With Crimson Peak, Guillermo Del Toro has proven (to me, anyway) that when it comes to making horror movies, his wheelhouse is small. Don’t get me wrong; he makes very, very pretty movies. But they’re ultimately shallow affairs once you figure out what makes him tick as a filmmaker. His movies have become predictable. Ghosts, dark places, insects, sparse (but brutal) violence. Crimson Peak? Check, check, check, and check. There’s a lot to like, but some major issues drag down the experience as a whole.
Let me start with what did work for me, because there is some good stuff in here. The performances are great across the board. Tom Hiddleston and Jessica Chastain as brother and sister are the highlight for me. But the real reason I was so excited for this movie was to see Del Toro’s take on Gothic romance. Everything about the visual production is immaculate, from the cinematography to the gorgeous period costumes (I see an Oscar nomination in the future) and the eerie sets throughout. There’s one particular sequence at the end of the movie (snow, giant cleaver, industrial equipment) that would have been awe-inspiring if it weren’t ruined by a moronic, unbelievable, infuriating resolution. But we’ll get to that later.
Is the movie scary? No, not exactly. There are certainly moments of brilliance, which I guess is kind of the theme here. But for the most part, the scares and tension are all formulaic. Girl in creepy house hears creepy noise, investigates creepy noise while creepy music slowly escalates to a sudden creepy silence, CREEPY SHIT HAPPENS OH MY GOD, and then another character shows up conveniently after the creepy shit just happened and is all, “What happened? You look like you’ve seen a ghost,” and then the main girl is like, “I did see a ghost,” and the other character says, “You crazy, bitch.”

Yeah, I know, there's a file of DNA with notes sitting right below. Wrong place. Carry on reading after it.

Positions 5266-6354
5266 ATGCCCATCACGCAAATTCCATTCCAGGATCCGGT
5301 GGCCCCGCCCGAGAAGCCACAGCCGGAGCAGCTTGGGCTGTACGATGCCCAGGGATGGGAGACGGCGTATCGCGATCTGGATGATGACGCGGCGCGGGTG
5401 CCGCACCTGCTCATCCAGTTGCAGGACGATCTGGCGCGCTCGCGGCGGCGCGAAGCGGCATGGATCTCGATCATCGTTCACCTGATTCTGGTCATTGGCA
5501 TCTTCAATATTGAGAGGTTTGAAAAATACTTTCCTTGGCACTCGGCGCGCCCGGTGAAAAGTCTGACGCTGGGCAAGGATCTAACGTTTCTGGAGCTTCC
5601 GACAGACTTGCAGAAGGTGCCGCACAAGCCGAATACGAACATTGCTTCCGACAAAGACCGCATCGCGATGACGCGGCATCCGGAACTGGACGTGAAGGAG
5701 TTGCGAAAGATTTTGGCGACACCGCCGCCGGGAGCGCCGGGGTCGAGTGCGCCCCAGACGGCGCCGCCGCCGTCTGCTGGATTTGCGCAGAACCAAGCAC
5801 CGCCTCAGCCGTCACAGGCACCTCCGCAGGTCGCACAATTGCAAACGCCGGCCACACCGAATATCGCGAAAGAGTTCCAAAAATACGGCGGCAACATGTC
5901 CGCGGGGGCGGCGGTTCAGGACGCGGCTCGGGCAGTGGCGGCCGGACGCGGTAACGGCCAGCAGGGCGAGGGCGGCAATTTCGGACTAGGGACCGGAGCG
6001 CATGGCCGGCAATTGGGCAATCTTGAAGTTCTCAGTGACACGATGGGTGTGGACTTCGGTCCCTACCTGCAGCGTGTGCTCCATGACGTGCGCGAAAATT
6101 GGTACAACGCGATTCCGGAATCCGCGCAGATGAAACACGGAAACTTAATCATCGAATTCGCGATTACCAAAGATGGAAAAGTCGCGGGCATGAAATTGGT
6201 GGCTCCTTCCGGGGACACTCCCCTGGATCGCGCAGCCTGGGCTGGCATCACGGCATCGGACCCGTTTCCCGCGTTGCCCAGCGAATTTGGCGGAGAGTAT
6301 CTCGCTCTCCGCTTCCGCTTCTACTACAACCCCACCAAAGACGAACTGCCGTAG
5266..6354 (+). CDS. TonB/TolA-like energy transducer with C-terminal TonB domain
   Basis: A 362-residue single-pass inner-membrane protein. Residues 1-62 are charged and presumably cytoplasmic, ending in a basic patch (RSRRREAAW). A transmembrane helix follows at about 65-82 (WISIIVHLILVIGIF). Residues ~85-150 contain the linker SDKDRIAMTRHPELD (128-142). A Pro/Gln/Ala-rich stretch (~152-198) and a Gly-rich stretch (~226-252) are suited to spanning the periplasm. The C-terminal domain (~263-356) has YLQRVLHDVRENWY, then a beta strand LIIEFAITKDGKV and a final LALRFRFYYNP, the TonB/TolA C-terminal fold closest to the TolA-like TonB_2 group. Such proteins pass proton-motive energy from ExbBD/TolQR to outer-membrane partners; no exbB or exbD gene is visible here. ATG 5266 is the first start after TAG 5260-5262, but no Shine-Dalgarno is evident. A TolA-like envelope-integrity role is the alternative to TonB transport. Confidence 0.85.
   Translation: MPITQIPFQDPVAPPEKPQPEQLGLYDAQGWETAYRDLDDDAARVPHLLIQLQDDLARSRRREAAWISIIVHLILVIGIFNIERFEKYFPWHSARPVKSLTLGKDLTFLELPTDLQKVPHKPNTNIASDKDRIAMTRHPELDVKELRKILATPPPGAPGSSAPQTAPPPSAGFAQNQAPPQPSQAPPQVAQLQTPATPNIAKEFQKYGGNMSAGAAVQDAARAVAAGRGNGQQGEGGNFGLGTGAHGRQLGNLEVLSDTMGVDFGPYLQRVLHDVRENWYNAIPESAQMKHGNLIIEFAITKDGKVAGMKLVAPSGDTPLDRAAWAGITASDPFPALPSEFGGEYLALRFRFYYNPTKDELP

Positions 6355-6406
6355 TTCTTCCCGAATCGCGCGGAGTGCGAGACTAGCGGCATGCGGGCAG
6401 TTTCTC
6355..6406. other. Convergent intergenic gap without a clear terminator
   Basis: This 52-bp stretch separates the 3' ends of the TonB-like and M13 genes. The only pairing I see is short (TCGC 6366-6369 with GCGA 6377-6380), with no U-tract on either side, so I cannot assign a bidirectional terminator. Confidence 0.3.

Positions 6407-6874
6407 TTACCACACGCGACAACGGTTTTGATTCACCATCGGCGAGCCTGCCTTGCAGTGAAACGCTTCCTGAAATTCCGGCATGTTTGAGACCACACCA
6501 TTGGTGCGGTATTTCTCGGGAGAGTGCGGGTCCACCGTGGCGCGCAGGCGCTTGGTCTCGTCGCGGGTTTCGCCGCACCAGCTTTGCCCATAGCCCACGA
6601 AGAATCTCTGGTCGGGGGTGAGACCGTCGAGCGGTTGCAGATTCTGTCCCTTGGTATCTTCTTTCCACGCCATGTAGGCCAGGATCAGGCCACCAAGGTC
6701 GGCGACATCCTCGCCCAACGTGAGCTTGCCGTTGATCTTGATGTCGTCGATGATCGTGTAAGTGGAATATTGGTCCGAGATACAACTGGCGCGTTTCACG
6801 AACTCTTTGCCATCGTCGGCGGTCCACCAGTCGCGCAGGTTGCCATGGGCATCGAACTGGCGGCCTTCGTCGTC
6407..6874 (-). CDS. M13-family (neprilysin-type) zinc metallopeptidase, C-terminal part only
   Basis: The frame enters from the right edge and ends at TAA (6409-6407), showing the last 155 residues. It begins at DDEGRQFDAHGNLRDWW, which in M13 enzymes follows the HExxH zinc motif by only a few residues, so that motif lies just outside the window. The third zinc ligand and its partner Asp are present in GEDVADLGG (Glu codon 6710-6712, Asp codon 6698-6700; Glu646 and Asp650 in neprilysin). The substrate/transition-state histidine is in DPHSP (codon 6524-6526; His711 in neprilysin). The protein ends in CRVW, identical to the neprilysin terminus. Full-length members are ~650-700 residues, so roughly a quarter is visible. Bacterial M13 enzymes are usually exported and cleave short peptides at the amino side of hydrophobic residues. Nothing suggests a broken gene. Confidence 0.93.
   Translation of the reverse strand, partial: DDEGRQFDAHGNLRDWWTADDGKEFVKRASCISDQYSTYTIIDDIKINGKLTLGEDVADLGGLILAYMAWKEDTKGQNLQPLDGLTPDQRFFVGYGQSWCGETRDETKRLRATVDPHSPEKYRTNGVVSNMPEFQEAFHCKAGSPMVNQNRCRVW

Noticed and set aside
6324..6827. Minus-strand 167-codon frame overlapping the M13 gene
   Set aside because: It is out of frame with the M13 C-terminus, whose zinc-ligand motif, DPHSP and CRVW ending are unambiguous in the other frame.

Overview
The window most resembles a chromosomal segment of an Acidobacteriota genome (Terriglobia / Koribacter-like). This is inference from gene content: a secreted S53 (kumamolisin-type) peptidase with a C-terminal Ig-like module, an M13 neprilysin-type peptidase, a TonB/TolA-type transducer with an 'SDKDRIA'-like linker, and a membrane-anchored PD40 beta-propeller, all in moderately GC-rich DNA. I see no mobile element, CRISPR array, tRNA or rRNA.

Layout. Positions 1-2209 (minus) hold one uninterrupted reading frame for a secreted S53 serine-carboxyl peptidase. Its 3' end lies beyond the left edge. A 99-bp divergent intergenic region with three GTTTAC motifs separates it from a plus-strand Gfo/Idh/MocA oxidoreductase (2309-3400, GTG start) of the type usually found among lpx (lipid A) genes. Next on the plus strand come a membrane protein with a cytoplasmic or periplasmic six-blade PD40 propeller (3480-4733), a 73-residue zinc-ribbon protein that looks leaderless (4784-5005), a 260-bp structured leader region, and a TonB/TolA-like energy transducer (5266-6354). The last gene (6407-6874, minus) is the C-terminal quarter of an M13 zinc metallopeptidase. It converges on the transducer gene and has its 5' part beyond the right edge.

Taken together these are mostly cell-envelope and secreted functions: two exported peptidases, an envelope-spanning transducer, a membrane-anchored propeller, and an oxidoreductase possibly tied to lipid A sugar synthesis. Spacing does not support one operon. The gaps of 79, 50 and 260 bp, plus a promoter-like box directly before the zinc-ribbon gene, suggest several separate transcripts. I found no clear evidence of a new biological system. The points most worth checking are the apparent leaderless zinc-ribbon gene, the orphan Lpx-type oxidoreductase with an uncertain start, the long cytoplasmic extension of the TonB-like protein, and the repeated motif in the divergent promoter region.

The movie lacks real tension, and because of that the overall atmosphere feels hollow. The unearthly manors that populate Crimson Peak became nothing more than eye candy for me because there’s no feeling of dread. The reason for that is you see what the ghosts look like within the first five minutes (and the trailers, which spoil basically all of the horror moments) of the movie. And boy, do they look dumb. Real dumb.
Crimson Peak suffers from a lot of the same problems as Don’t Be Afraid of the Dark, another film written/produced by Del Toro. It’s filmed beautifully and the sets are fantastic, but the monster design and use of CGI kills any tension. It just looks so awful and out of place. Not only that, but the movie doesn’t follow any sort of logic when it comes to the universe. That’s fine, but the ghosts should at least have some consistency to their visual presentation, otherwise it makes no sense. The infuriating scene I mentioned earlier? It involves another ghost which looks completely different from the others, and it functions as a laughable deus ex machina. Also, the ground oozing a blood-like substance from the clay reserves in the soil certainly looks cool, but come on. No.
I did enjoy my time with the movie overall. The pacing is great, and I really enjoyed the performances. Jessica Chastain is just melodramatic enough that it’s a bit over-the-top without seeming like she’s hamming it up. She’s a real delight. I cannot overstate how beautiful this movie is, and it’s worth seeing for that alone. If they had just used conventional special effects to create the ghosts, my impression would likely be much more positive. It’s far from flawless, but Crimson Peak is a fun Gothic tale suited for the season.